The Preaching Paradox

Sunday morning I was sitting at my desk studying the lesson I was going to present that morning, and I did my usual "honesty check" to make sure I was trying to make a difference and not just filling a time slot. Was I being true to the context of the scripture I was covering? Was I helping people understand and know Jesus a little better, especially since it was His Gospel I was preaching? And, as my little 3M sicker on my computer reminds me, what was the bottom line of my lesson? What's the point? And that other soul searching sermon spotlight, "SO WHAT?" Will it make a difference to the people who will be hearing it?
In the midst of all this reflecting, a profound thought came into focus that I want to share - especially with all my preaching buddies and relatives. Here it is:
The paradox of preaching is that we are trying to lead people to a place we've never been, and show them how to have a deep relationship with God that we are still building.
For me, that is a very humbling thought. We're not the know-it-all's or the "Spiritual Answer Man" or even an example of success. Like any child of God, we are in the process of becoming what God wants us to be. We are on the same journey. The difference is, as preachers, they (our church family) are on OUR journey whether they want to be or not, because our journey is reflected in our preaching. We are not the preachers we use to be - praise the Lord! As we've grown spiritually, our preaching changes so we can help others who are on the same journey. As I look back on over thirty-five years of preaching, all I can say is, "Thank you God for your grace."

Monday, August 02, 2010

Family Pictures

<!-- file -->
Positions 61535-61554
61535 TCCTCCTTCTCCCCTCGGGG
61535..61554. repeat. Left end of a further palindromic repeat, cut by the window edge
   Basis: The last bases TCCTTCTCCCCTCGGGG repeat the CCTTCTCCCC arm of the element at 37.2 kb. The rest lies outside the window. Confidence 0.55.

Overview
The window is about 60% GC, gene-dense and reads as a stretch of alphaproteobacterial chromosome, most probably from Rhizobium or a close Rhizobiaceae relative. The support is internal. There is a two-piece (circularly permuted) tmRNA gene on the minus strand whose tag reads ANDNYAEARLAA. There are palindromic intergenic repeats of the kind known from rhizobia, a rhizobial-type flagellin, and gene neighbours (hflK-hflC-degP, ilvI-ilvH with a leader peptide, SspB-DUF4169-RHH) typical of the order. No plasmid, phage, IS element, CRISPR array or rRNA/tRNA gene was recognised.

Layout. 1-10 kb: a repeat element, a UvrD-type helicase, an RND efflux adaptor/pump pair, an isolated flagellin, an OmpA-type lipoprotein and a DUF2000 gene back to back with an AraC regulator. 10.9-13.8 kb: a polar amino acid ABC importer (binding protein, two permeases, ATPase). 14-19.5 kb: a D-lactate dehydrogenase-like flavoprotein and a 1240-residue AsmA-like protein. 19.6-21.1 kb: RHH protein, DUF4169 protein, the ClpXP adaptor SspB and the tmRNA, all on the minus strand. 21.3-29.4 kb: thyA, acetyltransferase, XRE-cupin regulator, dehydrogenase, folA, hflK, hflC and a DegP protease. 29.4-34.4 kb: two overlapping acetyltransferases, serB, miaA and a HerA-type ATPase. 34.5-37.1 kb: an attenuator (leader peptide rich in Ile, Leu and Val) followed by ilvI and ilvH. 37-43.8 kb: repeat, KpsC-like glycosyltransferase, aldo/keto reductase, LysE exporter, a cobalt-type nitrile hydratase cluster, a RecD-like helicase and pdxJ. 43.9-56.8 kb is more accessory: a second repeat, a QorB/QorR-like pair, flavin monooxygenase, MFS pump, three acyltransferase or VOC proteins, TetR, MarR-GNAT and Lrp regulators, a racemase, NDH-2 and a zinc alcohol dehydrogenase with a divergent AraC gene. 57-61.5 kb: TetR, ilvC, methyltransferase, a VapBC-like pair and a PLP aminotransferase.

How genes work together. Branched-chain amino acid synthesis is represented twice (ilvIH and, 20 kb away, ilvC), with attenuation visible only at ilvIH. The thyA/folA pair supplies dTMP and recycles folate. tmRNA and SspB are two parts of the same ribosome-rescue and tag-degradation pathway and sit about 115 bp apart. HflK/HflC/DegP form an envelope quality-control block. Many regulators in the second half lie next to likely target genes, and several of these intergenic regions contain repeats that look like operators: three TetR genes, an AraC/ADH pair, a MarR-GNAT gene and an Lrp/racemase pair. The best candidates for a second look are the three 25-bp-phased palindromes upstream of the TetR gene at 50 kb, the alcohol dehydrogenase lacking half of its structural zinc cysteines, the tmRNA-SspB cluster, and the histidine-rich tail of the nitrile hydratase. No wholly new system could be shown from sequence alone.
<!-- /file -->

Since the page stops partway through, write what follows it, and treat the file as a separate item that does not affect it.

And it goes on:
During our quick trip to Searcy for the Curtis family reunion, we got to visit with nephew Zach at the house on the lake where he and his wife Cass live. Here, uncle Kevin is giving some of our grand children a ride on the hand car, which is part of the train that circles the lake. Neat place.
That evening just about the whole family came to dinner at Donna's mom's place. It was a little crowded, but we had a great time. Lot's of great food and great fellowship. Afterwords, everyone packed the small living room to do some singing. Since I was unable to contribute, I can truthfully say it was incredible singing.

As you can see, the next generation is coming along just fine. Some of these little ones actually helped with the singing of some of the songs.

We were glad that our "family time" got extended as Deborah and Elizabeth came back to Florissant with us to spend a couple days scrap-booking with their mom. It's been a fun few days, and a huge "at-a-boy" has to go out to my sons-in-law Chad and Pat for being mom & dad for a few days so the girls could have some fun time. I was around to provide security - and the ride to Fritz's, Las Fuentes, etc. etc..